Responding to the writer on Sept. 18 voicing his opposition to traffic cameras at Rome High School, I would like for him to reflect back to when red light cameras were installed in Rome to catch red light runners. The cameras would snap a picture of the violating vehicle. The registered owner of that vehicle would then receive a $70 ticket in the mail regardless of who was driving. The registered owner could then take up the matter with whoever was the operator.

The purpose of these cameras, as sold to the public, were as a safety factor (and not a revenue provider) to avoid “T-bone” accidents. The city received a portion of the fines and the camera company was guaranteed a monthly fee for “X” number of months. Ultimately, the cameras were removed due to “public outcry.” Coincidentally, as the public got wise to the cameras, the fine revenue went down and the city found themselves going into the red to pay the camera company. Strange coincidence, safety seemed to take second fiddle to revenue. Bottom line, people started paying attention to the red lights for a time.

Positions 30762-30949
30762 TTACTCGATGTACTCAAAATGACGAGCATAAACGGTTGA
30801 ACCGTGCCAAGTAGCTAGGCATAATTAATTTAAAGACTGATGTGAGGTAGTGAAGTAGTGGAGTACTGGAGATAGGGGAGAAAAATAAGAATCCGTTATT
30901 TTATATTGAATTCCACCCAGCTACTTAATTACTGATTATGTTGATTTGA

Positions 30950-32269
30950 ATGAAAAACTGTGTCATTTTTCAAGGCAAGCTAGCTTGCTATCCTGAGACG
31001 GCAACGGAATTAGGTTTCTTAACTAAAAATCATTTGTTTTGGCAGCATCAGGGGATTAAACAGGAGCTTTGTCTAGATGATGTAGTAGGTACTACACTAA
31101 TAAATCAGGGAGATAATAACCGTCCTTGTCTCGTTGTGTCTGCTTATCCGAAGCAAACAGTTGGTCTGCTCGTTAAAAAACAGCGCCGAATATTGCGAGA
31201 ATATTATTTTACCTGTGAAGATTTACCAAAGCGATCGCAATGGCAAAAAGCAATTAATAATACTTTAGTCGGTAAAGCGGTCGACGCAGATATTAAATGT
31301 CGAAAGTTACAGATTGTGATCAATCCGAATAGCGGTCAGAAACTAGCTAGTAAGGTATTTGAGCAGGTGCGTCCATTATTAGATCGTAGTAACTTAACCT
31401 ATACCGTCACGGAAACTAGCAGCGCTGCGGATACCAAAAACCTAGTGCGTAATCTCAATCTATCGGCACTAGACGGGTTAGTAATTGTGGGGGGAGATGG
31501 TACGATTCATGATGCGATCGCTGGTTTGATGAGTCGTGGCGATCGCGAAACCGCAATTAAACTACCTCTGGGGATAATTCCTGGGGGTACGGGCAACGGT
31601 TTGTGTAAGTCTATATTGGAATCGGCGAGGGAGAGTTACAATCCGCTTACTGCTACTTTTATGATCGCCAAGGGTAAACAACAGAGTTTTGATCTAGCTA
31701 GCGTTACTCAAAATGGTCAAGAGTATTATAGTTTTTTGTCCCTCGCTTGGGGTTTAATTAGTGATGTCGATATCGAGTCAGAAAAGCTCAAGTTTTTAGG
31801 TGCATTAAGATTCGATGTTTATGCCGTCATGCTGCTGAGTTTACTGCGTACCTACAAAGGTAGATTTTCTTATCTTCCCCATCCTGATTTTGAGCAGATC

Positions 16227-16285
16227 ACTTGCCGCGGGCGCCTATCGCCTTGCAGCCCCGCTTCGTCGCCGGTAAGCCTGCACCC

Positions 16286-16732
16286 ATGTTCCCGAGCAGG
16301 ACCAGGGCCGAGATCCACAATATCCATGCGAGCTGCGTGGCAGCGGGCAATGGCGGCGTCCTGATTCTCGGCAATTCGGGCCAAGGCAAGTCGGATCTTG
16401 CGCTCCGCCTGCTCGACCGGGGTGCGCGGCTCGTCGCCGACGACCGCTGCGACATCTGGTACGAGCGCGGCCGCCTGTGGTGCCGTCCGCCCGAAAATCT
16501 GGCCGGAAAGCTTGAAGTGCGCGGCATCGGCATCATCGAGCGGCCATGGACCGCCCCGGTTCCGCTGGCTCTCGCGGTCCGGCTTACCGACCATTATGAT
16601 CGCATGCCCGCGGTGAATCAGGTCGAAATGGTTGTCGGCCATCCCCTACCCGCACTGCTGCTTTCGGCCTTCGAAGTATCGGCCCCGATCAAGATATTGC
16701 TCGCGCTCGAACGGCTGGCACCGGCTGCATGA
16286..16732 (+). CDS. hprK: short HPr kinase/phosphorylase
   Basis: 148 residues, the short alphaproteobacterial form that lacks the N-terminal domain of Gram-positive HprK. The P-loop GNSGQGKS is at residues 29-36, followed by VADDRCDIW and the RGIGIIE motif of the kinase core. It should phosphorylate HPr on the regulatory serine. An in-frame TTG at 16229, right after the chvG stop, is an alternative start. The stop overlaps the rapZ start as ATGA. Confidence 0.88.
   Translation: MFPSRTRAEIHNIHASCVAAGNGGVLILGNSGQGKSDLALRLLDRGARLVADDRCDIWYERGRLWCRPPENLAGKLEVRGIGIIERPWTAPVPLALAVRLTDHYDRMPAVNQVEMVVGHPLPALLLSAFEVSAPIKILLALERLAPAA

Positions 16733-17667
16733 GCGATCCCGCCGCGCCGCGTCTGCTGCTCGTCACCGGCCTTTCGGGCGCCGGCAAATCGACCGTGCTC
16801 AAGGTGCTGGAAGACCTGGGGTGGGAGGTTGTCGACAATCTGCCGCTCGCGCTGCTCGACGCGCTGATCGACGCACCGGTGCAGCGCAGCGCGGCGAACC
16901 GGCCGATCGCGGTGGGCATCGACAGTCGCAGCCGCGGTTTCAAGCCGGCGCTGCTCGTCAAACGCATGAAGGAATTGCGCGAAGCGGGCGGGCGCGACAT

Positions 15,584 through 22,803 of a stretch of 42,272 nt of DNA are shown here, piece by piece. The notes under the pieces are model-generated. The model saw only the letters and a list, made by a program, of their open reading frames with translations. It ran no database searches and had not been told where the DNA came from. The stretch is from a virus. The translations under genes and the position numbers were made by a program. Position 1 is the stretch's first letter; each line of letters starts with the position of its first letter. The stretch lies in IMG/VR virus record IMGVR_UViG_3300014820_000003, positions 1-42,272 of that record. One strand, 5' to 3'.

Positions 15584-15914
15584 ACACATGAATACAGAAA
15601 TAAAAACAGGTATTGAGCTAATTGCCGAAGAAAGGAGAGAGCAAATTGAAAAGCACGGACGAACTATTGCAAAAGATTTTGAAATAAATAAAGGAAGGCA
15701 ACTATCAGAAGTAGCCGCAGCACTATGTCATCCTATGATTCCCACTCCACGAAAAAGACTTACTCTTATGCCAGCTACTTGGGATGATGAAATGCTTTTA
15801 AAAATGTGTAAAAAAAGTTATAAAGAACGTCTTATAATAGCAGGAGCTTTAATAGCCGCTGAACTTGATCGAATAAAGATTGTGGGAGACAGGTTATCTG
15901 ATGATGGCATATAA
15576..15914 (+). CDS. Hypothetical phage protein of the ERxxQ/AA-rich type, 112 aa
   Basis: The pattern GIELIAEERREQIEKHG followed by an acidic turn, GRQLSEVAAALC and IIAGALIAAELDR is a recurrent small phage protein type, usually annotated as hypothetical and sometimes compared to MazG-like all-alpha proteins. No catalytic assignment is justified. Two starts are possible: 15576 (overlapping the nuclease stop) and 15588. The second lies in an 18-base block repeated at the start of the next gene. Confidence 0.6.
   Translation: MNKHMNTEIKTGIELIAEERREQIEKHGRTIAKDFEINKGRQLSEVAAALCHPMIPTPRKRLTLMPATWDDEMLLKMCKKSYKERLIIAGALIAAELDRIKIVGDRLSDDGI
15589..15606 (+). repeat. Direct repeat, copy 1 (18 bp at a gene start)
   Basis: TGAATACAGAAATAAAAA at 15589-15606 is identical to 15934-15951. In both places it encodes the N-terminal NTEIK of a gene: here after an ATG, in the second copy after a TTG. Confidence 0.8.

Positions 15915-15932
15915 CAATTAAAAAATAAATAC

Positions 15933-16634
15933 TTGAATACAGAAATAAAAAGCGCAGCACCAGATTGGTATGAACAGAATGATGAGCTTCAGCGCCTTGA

The same holds true for the school cameras. It doesn’t matter that the school zone is 45 mph only in the morning or afternoon. Drivers don’t pay attention or just ignore the zone. I live in the Armuchee community which has two school zones, both at 45 mph, along busy U.S. 27 with a speed limit of 55 mph, the same as in front of Rome High School. The difference is that Rome High School also has a red light to slow drivers down, U.S. 27 does not. Drivers along U.S. 27 approaching the school zones will reduce their speed to 50 or 55, while others continue on with no reduction in their speed, some exceeding 60 mph.

The writer goes on to state that it’s not the vehicle breaking the law — it’s the driver. Another cliche often used is: it’s not the gun, it’s the shooter. In both instances it’s the perpetrator who will pay, along with the victim. Without enough police to patrol all of our school zones, I personally would like to see cameras in all school zones. Call it big brother interference if you will, but what is more important, personal inconvenience or peoples lives?

Jim Clay


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